The new building for Ravensbourne, a university sector college innovating in digital media and design, is located on the South-Eastern edge of The O2 building at Greenwich Peninsula. By moving to this extraordinary location, the college aims to deliver education to meet the shifting demands of 21st century learners who expect access to resources and support on demand, and whose needs differ greatly on account of a variety of social and economic factors. In line with these requirements, the new college building simulates the environment and working practices of creative professionals, providing the best in technology and mobile computing in an environment which enables a variety of learning styles.
The main design strategy has been to produce a structure which encourages collaboration between the different disciplines and practitioners within Ravensbourne. To achieve this, the building has been structured around a system of two interconnected atria, each piercing through three levels of program. The atria are systematically attached to the external façade allowing them to be used as ventilation devices as well as to visually connect the core of the public spaces inside the building with the perception of the urban surroundings. In order to have optimum environmental performance, low maintenance and high flexibility, the massing has been kept as compact as possible with a very low ratio of façade to area, and a deep building which is able to provides flexible space to host the various activities which take place in the building. The building has received a BREEAM qualification of environmental excellence.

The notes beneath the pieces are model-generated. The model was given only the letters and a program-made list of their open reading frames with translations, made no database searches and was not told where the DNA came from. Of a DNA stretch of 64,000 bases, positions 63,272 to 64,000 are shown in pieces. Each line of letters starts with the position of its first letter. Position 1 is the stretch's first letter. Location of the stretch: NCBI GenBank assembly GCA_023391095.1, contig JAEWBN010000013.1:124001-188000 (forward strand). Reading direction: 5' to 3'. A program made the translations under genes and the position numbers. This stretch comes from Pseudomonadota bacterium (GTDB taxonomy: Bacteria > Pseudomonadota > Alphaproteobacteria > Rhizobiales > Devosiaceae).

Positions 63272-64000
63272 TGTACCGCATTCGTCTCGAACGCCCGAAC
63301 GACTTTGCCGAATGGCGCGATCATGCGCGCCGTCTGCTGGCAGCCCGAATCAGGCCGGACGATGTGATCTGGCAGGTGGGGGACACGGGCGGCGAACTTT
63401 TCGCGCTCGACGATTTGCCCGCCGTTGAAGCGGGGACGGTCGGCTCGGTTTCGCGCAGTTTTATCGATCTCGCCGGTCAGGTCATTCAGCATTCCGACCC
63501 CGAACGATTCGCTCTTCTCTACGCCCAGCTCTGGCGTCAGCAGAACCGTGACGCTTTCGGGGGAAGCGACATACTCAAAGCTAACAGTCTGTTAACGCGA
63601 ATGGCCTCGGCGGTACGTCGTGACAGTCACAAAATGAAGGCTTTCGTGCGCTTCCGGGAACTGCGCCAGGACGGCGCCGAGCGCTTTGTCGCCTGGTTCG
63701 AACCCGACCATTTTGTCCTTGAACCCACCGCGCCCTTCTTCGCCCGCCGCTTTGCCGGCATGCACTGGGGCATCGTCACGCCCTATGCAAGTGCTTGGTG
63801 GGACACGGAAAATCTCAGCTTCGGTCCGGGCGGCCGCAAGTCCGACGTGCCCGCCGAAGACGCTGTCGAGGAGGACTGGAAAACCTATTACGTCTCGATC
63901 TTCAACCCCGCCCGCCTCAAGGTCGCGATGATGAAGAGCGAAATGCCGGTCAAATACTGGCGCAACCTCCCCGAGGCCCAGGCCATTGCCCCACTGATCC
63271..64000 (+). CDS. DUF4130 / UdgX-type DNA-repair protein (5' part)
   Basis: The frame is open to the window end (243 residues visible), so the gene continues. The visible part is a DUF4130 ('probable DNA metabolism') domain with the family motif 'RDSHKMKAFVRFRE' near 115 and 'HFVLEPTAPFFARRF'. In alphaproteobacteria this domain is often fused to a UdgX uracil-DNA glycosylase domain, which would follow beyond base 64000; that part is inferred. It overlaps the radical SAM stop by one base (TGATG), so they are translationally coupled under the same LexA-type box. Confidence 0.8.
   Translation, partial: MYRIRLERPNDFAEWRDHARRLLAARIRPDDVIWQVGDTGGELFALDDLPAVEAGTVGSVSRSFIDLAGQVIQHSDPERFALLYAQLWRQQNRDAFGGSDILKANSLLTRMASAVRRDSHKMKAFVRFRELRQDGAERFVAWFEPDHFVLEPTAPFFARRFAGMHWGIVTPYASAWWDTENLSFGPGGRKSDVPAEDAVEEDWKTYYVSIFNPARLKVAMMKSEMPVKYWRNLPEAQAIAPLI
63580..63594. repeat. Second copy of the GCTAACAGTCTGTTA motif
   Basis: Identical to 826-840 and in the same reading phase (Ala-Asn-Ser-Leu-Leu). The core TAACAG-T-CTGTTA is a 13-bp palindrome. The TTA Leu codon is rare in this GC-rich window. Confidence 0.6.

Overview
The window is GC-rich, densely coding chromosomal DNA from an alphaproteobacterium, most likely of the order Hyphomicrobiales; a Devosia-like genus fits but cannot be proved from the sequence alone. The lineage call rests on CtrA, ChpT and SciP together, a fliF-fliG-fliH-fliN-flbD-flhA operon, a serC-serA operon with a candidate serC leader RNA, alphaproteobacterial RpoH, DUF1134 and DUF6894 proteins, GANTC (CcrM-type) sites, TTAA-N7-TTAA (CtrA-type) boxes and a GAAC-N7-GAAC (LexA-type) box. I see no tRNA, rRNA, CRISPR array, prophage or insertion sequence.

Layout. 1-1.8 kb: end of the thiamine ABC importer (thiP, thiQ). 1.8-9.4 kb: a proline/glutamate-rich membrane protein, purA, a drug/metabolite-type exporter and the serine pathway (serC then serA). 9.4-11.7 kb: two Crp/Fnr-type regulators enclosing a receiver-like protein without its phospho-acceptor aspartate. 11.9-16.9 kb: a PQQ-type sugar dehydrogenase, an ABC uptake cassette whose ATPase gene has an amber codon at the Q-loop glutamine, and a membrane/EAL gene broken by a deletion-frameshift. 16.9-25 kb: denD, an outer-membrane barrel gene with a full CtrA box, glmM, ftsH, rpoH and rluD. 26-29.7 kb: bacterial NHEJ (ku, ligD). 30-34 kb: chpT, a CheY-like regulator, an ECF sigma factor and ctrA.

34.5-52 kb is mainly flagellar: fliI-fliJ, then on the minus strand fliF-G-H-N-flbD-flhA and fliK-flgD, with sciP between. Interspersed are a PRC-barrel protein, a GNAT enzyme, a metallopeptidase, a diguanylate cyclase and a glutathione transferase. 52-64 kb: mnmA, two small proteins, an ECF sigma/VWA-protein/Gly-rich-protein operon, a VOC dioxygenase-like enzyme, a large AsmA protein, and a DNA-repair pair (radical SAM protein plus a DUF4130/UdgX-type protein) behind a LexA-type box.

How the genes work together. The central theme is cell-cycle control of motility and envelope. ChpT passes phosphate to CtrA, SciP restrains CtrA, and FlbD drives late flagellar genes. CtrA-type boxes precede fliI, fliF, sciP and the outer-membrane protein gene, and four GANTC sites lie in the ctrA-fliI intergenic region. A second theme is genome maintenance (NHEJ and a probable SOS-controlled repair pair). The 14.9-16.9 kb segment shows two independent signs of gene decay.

The architecture of the building has been designed to express the culture of contemporary production through the use of a non-periodic tiling system which symbolises a more diverse and contemporary approach to technology. Gothic rose windows and flower patterns have been a rich field of inspiration for the project, produced not as an imitation of nature but as an abstract construction. To achieve this, we have created a façade which uses a non-periodic tiling pattern in which seven different types of windows were built from only three different tiles.